Over the past 18 months, the Counseling and Wellness Center team at the Christian Center of Park City has worked incredibly hard to meet the mental health needs of our community. Our therapists, coaches and staff have all worked diligently to provide spaces of healing and hope amid a tumultuous year.
In light of this, we wanted our team to hit the pause button and take a day away to refresh, refill and re-energize at our first annual staff retreat. We also wanted our therapists to leave the retreat feeling the support and care of the Park City community.
The Park City community delivered! Gifts were generously donated from Ritual Chocolate, Fairweather Natural Foods, Jans Sporting Goods, Align Spa, FiveSeeds and MTN WLD in Kamas. These gifts gave each of our therapists an extra opportunity for self-care and reminded them of the support of our community. Our team at CCPC wants to extend a huge thank you to each of these partners! We know that fostering mental health in our community is a team effort, and we are so grateful for your generosity. We look forward to continue working together to foster a mentally healthy Park City community!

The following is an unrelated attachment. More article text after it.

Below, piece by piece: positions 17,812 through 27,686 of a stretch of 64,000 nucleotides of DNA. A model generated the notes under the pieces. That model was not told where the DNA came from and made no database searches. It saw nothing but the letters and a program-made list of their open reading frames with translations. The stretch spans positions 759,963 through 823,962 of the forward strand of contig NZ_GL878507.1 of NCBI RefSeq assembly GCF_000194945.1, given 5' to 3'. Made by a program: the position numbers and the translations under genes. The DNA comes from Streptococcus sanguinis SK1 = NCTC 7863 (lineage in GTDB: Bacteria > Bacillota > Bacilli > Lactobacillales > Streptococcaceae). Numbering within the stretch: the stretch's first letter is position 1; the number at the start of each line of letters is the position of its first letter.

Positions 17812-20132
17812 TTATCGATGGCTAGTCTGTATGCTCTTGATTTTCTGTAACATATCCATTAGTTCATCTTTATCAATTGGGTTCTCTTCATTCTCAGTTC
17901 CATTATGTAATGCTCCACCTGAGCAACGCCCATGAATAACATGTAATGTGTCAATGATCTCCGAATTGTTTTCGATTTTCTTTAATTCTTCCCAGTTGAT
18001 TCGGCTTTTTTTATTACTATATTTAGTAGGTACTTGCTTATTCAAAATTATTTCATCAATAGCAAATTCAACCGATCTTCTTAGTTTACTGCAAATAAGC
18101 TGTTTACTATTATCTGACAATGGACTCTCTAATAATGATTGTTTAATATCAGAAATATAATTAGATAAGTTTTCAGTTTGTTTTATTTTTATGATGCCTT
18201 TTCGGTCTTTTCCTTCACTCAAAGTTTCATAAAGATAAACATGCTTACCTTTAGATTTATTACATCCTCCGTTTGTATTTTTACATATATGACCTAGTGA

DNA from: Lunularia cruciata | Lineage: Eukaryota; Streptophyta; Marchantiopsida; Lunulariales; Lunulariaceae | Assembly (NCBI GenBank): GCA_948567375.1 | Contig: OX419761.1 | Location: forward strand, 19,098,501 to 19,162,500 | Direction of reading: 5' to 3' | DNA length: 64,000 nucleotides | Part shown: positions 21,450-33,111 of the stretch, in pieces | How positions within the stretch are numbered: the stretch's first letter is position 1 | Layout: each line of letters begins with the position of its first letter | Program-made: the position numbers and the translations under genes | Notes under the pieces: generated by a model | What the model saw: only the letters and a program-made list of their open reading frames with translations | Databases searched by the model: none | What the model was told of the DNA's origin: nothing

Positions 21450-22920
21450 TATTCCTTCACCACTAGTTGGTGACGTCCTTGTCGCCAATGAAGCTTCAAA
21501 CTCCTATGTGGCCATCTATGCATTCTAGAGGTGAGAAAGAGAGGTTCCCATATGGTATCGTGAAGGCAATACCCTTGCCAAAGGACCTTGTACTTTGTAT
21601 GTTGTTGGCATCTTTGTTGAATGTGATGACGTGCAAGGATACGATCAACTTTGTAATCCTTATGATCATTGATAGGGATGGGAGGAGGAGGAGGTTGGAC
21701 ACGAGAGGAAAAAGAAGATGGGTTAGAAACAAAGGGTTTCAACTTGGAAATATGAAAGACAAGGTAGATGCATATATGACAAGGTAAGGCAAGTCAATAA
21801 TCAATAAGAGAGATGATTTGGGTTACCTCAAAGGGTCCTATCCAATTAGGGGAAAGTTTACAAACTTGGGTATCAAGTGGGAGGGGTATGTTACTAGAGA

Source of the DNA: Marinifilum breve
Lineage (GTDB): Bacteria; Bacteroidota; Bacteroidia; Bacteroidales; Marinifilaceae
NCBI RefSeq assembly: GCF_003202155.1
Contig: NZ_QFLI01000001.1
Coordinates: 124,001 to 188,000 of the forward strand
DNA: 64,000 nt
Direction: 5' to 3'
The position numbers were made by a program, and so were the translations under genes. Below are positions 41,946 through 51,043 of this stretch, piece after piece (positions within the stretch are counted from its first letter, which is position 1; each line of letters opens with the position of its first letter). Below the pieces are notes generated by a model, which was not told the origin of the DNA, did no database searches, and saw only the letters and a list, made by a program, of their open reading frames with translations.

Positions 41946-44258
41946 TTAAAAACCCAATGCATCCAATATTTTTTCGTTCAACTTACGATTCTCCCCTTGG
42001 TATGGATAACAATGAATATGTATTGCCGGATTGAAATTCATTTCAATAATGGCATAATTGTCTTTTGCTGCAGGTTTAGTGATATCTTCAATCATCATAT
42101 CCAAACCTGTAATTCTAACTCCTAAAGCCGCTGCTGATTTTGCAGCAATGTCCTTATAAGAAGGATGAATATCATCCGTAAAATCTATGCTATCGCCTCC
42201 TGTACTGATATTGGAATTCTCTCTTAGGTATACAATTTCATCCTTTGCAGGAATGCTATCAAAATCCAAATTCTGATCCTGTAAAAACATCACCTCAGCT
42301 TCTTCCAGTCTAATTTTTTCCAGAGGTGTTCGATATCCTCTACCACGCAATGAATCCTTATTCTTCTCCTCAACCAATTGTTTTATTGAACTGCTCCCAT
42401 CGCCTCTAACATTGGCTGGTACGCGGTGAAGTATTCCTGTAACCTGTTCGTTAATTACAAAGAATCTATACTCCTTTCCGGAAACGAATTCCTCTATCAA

Christian Center of Park City counseling administrative support
A model development
Regarding the guest editorial by Ms. Lazenby (“Scale of proposed PCMR development threatens Park City’s authentic charm,” Sept. 18-21), forgive me for not having all my homework done, but is it true that the Planning Commission has not required a comprehensive, accurate and appropriately sized 3-D model of the proposal for review by everyone? If they have not, then “dereliction of duty” is too soft a charge. Hello, anybody home? Think McFly, think!
Ditch the dirty politicking
I was fortunate to own a home here in Deer Valley in the ’90s and COVID-19 “forced” me to return in June 2020. What an amazing transformation I have seen; every aspect of Park City has only become better, due in a large part to the efforts of the mayor and City Council.
I was honored in late August when I was asked to march in the Miners Day Parade with the mayor and members of City Council.